On the other hand, Cal is a world-class university, with vast resources, a stellar academic reputation, a beautiful location, and good (though not great) local prep basketball talent. They compete in one of the toughest conferences in the country, the Pac-10, and annually face off against storied programs such as Arizona and UCLA. Remember, before Mike Montgomery arrived at Stanford, the Cardinal had virtually no basketball history to speak of. There is no limiting barrier in place that says Cal cannot build a basketball program capable of competing with the best in the country.
With that in mind, I’ll now get more specific about the vague performance standards I mentioned before. Feel free to disagree with me. In fact, please do, as I think this can be a valuable discussion.
Regularly compete for conference championships
There are 10 teams in the Pac-10; I don’t think it’s too much to ask to win a conference championship once a decade. I think Cal should be in the hunt* for a conference championship most years, and should be in the hunt for a top-5 conference finish virtually every year. Barring extraordinary circumstances**, Cal should never finish last.
* ‘in the hunt’ - mathematically alive going into the final week of the season, or thereabouts
** massive injuries, everyone leaves for the NBA, etc.
Have some NCAA tournament success
Cal should make the NCAA tournament on a regular basis, something that I believe should follow from meeting the previous expectations. Cal should win NCAA games with some regularity, and while Final Fours are tough expectations to meet, I think Cal should make a regional final at least as often as it wins the Pac-10 (once a decade).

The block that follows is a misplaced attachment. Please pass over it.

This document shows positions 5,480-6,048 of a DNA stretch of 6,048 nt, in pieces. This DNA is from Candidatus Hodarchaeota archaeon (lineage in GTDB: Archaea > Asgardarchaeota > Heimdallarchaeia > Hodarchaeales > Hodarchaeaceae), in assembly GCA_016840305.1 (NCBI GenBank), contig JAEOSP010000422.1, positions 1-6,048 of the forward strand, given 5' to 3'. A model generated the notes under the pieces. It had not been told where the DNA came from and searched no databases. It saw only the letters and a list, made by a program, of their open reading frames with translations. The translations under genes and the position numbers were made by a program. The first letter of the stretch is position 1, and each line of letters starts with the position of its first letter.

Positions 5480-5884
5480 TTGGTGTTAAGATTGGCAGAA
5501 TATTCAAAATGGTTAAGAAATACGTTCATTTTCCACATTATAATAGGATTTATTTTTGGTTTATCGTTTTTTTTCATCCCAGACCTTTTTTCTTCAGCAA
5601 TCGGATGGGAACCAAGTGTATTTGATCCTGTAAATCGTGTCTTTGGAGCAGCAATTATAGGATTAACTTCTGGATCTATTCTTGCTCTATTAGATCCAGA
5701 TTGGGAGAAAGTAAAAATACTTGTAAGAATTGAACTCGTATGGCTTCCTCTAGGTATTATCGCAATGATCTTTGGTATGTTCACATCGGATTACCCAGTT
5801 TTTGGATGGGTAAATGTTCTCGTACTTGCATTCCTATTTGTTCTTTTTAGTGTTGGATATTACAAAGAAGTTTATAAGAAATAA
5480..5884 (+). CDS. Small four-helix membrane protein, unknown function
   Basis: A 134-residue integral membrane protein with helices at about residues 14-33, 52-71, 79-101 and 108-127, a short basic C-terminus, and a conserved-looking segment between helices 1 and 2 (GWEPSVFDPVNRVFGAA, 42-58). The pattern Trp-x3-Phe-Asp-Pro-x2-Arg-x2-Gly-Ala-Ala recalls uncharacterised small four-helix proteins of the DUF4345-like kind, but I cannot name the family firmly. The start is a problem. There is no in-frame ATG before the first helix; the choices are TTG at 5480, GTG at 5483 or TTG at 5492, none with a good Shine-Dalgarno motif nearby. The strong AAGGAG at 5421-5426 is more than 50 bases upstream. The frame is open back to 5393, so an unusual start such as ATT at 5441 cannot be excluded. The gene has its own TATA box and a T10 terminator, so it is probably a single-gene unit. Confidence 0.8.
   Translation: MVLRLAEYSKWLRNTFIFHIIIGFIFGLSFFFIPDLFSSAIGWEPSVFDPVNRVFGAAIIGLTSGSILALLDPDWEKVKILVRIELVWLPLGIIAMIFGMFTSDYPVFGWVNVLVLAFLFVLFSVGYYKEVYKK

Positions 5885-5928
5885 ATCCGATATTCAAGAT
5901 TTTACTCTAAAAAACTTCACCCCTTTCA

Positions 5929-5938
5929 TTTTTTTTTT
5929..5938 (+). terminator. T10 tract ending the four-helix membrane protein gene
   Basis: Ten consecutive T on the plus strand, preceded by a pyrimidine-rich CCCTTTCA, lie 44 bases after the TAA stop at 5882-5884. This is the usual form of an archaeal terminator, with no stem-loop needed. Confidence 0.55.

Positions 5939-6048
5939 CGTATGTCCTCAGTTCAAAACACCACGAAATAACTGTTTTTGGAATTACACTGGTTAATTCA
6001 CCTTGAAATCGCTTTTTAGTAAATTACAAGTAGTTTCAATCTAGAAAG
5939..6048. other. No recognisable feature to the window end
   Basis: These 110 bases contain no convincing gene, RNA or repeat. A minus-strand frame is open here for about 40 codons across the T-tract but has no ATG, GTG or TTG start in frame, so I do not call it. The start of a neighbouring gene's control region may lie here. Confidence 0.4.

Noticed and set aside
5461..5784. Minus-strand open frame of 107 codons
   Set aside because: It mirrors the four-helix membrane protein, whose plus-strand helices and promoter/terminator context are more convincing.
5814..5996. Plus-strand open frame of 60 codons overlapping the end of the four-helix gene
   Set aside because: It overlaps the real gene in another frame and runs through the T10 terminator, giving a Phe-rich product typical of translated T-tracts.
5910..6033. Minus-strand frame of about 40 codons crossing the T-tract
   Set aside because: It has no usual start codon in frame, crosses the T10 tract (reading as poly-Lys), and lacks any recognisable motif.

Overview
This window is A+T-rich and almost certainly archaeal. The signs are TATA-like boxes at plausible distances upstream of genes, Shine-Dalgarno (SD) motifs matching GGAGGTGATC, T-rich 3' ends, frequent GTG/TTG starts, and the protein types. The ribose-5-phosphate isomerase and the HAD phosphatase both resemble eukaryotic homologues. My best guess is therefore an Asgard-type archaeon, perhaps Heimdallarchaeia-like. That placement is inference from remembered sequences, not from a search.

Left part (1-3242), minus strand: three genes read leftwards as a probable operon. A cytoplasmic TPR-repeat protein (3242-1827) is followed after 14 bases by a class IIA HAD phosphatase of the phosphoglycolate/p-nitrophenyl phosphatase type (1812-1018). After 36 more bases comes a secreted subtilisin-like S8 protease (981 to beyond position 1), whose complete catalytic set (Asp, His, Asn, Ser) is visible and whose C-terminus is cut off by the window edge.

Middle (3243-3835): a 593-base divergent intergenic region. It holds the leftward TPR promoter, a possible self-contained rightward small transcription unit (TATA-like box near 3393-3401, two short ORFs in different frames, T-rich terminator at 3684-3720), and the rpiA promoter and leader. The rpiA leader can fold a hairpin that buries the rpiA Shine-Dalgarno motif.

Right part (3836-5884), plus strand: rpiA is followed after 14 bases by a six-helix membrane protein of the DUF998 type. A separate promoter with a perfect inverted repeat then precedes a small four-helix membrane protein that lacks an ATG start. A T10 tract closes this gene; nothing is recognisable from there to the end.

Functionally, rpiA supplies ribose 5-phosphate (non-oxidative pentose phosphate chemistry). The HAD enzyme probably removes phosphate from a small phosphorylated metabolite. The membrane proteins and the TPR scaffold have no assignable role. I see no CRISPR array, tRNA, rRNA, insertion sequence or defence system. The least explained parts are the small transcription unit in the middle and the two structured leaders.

Gain some sort of national prominence
This will follow from meeting the first two expectations, as winning the conference and making noise in the tournament will lead to national exposure. Rankings are not everything, but Cal should be a part of them with some regularity. Cal should also endeavor to schedule more high-profile non-conference games, which will help with exposure to recruits. Besides, I think dropping a close game at Kansas State is worth more than blowing out Jackson State at home, both in terms of experience and NCAA tournament consideration.
If you’re scoring at home, you’ll see that Braun does poorly with regards to competitive performance. Yes, the Bears are competitive, but it’s been a long time since they were competitive enough, and in 12 years on the job, Braun has still failed to bring home a single conference title. Perhaps I’m expecting too much, but I don’t think so. Some people might suggest that I’m not expecting enough. Anyway, my next post will begin to suggest coaches who might actually be able to meet these standards while coaching at Cal. I’ll be back in a couple days.